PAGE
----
Almost every style manual and grammar guide has a section on words often misused and confused, pairs of words such as canvas and canvass, imply and infer, conscious and conscience. You may hear people say, “He fell from his bike and lost his conscience.” One of my students once said to me: “Sir, yesterday I saw you at central station, but you were unconscious.”
These two words came to my notice again recently when I was listening to the swearing -in of our cabinet ministers. The oath has the phrase “faithfully and conscientiously execute...” I waited on their lips to hear them say “conscientious”. There were different articulations. I heard them come out with “consciously”, “consciently”, “consciencely”, and “consensusly”. There were several other close misses. In the marathon oath-taking by members of Parliament in the Lok Sabha, the word conscientiously was omitted.
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Oath-taking is a part of the ritual associated with the inauguration of a new government in most countries of the world. Customs vary, but there is generally a statement or declaration, an administrator of the oath and a book such as the Bible or the Quran or the Constitution on which the oath is taken. When the oath is taken by a monarch, there may be the handing over of the insignia of royalty, such as a mace (Ukraine), or a sash or even a spear and shield (Tanzania). In most countries there is an option to swear in the name of God or solemnly affirm one’s commitment.
The main part of the oath is the declaration of allegiance to the Constitution. In fact this was the only promise contained in the oath passed by the first US Congress in 1789: “I do solemnly swear (or affirm) that I will support the Constitution of the United States.”
Various synonyms are in use today: preserve, protect, defend, uphold, maintain, obey, observe and safeguard the Constitution.
Many other standard phrases can be found in oaths of different nations. “Without fear or favour, affection or ill will” is a stock phrase, particularly relevant to judiciary oaths. With this goes an assertion that no gifts have been given or received, and no kinship will be allowed to influence executive or judiciary decisions. In some countries, hand gestures are used to support the oath.
The US president holds up his hand as he takes the oath, and has the other hand on the Bible. In Hungary, the president-elect holds one hand over his heart, and with the other hand holds a corner of the national flag.
There are two formats in which oaths of office are taken. One is in the form of questions and answers: The administrator of the oath asks questions beginning with the words “Do you” or “Will you” and the oath is completed with the answer “I do” or “I will”. At the coronation of the British monarch, the Archbishop of Canterbury asks three questions. After responding to them affirmatively, the monarch walks to the altar and, with the hand on the Bible, says: “The things which I have here before promised, I will perform and keep. So help me God.”
The second format is followed in the US presidential oath. The chief justice articulates the oath a few words at a time, and the president repeats the words. It is customary to add “So help me God” at the end of the oath. In the swearing in of India’s cabinet ministers, the president administers the oath by prompting with the word “I”. Actually, the “I” is part of the oath, and should be repeated by the oath-taker. But many ministers started with their own names without the pronoun.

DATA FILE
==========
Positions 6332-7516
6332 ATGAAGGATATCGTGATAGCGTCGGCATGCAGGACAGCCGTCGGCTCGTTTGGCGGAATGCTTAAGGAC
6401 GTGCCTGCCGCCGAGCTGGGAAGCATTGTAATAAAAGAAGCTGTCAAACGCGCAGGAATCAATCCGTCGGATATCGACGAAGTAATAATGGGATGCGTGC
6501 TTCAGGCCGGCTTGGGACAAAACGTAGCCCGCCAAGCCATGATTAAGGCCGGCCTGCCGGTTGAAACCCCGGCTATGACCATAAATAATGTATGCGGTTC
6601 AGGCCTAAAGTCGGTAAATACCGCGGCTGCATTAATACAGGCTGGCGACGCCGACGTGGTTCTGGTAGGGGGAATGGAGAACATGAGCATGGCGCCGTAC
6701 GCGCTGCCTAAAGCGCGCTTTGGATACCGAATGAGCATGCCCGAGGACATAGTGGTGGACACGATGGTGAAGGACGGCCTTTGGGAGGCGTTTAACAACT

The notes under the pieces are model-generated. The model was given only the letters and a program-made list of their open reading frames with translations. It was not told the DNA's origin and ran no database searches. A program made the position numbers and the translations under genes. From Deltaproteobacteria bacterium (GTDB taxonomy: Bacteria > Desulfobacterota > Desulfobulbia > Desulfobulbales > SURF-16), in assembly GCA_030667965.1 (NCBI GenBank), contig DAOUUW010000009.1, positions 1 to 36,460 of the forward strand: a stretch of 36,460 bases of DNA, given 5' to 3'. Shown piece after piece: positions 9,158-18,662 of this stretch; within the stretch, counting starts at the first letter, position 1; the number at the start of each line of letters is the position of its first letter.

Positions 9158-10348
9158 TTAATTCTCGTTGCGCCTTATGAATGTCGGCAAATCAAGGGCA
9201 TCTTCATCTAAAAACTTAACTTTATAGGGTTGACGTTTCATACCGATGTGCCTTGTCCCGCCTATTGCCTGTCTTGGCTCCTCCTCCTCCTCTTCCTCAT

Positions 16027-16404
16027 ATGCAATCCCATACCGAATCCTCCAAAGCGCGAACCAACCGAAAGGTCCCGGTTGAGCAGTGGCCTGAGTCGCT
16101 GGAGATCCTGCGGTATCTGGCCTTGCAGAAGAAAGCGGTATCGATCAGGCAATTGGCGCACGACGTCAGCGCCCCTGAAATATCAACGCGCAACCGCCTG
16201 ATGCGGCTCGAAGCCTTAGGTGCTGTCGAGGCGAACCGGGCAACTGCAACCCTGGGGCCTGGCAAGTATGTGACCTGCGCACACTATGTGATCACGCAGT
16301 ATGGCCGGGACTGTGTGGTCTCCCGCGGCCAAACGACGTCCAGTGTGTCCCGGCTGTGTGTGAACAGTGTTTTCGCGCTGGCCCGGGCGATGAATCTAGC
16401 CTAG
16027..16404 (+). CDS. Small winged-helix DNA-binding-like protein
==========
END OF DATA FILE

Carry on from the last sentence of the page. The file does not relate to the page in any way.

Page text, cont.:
What happens if the member advisedly or unwittingly makes a mistake in taking the oath? Does that invalidate the oath? On 20 January, Barack Obama stumbled while taking the oath, as the administrator of the oath had moved the word “faithfully” to the end of the clause. Obama paused, waiting for the correct words. But the second time, too, he was given the wrong prompt. Obama then repeated the oath retaining the first of the two errors. Can this oath stand? Though in substance and spirit the oath sounded right, Obama retook his oath the next day in the White House before a small group. A White House spokesperson said that since the Constitution had prescribed the words for the oath, they decided to retake the oath as a measure of abundant caution.
Closer home, 19 members of the Andhra Pradesh assembly took the oath again, as they had departed from the script in their first swearing in.
Oaths can be contentious too. Last week, the Israeli cabinet rejected a proposal from an extremist group requiring all Israeli citizens to take the loyalty oath, pledging allegiance to Israel as a Jewish, Zionist, democratic state. The last phrase itself is an oxymoron by any acceptable definition of democracy.
In 1935, the German public voted Adolf Hitler to absolute power. The day after this plebiscite, the oath taken by army officers and civil servants was amended to declare allegiance to the person of Hitler, and not to the Volk und Vaterland (“people and fatherland”). Some historians believe that the officers and men who plotted against Hitler for his war crimes failed to act as they felt bound by their oath of loyalty to him.
V.R. Narayanaswami, a former professor of English, has written several books and articles on the usage of the language. He looks at the peculiarities of business and popular English usage in his fortnightly column. Comments can be sent to firstname.lastname@example.org